Danneman gave her a practiced once-over, sideways. Then he tipped his hat toward her. “We won’t take more than a minute,” he said cordially. “I promise.”
“I’m sure,” Joy said firmly, “but I’d like to get this over with, if you don’t mind.” Then she glanced away and stared straight ahead, not acknowledging him, and began tapping the pencil against her chin in a show of firmness. “Shall we go on?” she asked Alice.
Brody gave a growl. “This is important, too,” he said. “Very important.”
Danneman threw a chastening look at him and swung around full-face to joy. “These two gentlemen,” he said, still amiably, “have come all the way up here from Philadelphia to look at some land. And now they’d just like to check one or two figures before they have to run for their train. If they don’t get them today, they’ll have to make a special trip back here. Now won’t you please help us for a minute?”
His voice was so reasonably modulated and the request so modest that it was embarrassing to resist. Then it struck her that the Philadelphians could be there for one purpose only – as part of his project to dismember the woods. Her withering resistance suddenly firmed. “We’ve been working very hard here,” she said, “and I don’t think they stay open much longer.” Then, with her heel, she gave Ginny the merest kick.
“Besides,” Ginny said, with superhuman effort, “I’m next.”
The Philadelphians shuffled impatiently. Brody’s head shook with rising annoyance. And Joy kept jiggling her pencil between her fingers and looking straight at Alice as if she fully expected her to start reading off numbers again.
“I don’t mean to sound rude, ladies,” Danneman persisted, “but I assure you this is as important as we say it is. I can’t tell you how much I’d appreciate your letting us have a moment of this good woman’s time – only a moment.”
Joy told herself so much humility had to be insincere. “Some people,” she said with great dignity, “think the League of Women Voters is rather important, too.” And she lifted her chin in defiance.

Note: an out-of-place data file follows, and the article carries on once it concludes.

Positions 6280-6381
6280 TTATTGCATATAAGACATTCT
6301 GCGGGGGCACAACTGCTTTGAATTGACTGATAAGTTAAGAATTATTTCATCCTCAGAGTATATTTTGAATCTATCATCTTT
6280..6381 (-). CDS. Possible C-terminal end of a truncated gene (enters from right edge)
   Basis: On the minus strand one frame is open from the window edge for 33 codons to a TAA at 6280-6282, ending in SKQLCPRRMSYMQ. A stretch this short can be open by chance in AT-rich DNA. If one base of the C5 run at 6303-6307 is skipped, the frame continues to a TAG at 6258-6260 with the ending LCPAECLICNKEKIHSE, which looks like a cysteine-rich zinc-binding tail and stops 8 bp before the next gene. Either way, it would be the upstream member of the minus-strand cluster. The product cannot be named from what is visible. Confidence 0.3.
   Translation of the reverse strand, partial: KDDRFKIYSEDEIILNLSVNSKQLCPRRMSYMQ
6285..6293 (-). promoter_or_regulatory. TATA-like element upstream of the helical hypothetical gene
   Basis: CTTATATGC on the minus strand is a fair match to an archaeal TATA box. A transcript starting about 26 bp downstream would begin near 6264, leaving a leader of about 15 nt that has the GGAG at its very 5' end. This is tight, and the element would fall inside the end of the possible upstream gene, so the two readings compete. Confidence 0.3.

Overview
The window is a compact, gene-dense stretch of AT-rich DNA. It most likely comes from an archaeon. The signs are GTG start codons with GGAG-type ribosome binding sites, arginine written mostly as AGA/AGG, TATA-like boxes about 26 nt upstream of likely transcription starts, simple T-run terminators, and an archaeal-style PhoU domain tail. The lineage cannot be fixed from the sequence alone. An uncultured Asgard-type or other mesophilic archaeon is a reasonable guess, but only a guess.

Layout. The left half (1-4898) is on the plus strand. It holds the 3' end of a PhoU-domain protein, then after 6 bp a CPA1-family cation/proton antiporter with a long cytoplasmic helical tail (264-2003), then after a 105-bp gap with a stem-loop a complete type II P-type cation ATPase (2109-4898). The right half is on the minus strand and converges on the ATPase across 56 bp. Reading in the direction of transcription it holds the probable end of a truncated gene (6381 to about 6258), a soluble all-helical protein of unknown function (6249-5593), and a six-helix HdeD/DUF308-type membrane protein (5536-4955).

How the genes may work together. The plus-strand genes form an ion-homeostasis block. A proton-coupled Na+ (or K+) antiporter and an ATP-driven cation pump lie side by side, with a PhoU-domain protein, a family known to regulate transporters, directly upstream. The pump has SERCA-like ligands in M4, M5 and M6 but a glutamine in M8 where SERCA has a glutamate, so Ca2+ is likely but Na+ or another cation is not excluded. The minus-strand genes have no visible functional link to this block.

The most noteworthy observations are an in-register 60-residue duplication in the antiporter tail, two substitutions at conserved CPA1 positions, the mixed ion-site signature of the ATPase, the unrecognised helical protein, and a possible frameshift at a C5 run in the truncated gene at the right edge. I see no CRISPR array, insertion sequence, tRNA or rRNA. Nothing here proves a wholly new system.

“For crissakes!” Brody exploded in the background. “The League of Women Voters!”
Danneman wheeled around to pipe him down again. For a while then he strummed his fingers on the counter, lips taut, thinking what to say after three rebuffs. Finally he turned back to Joy and said, still with remarkable calm, “Do you know who I am?”
His look, from what she could see of it through his glasses, was harder now. “You’re evidently some kind of a sailor,” she said.
He kept looking at her, clearly not amused. Then he picked his cap off the counter, gave it a few contemplative twirls and slapped it back on his head. “My name is Danneman,” he said. “I have some property in town.”
“How nice,” she said with a brief nod. “Then you’re not really a sailor, I take it.”
His jaw tensed. “No – not really.”
Without looking up, she said, “Well, whoever you are, I think I’ve made it quite clear that I don’t intend to step aside until I’m finished.”
“Yes – you certainly have.”
She glanced up at him. “Then I suggest you wait your turn. It’s getting late and neither of us is going to get what we want if you insist on being rude.”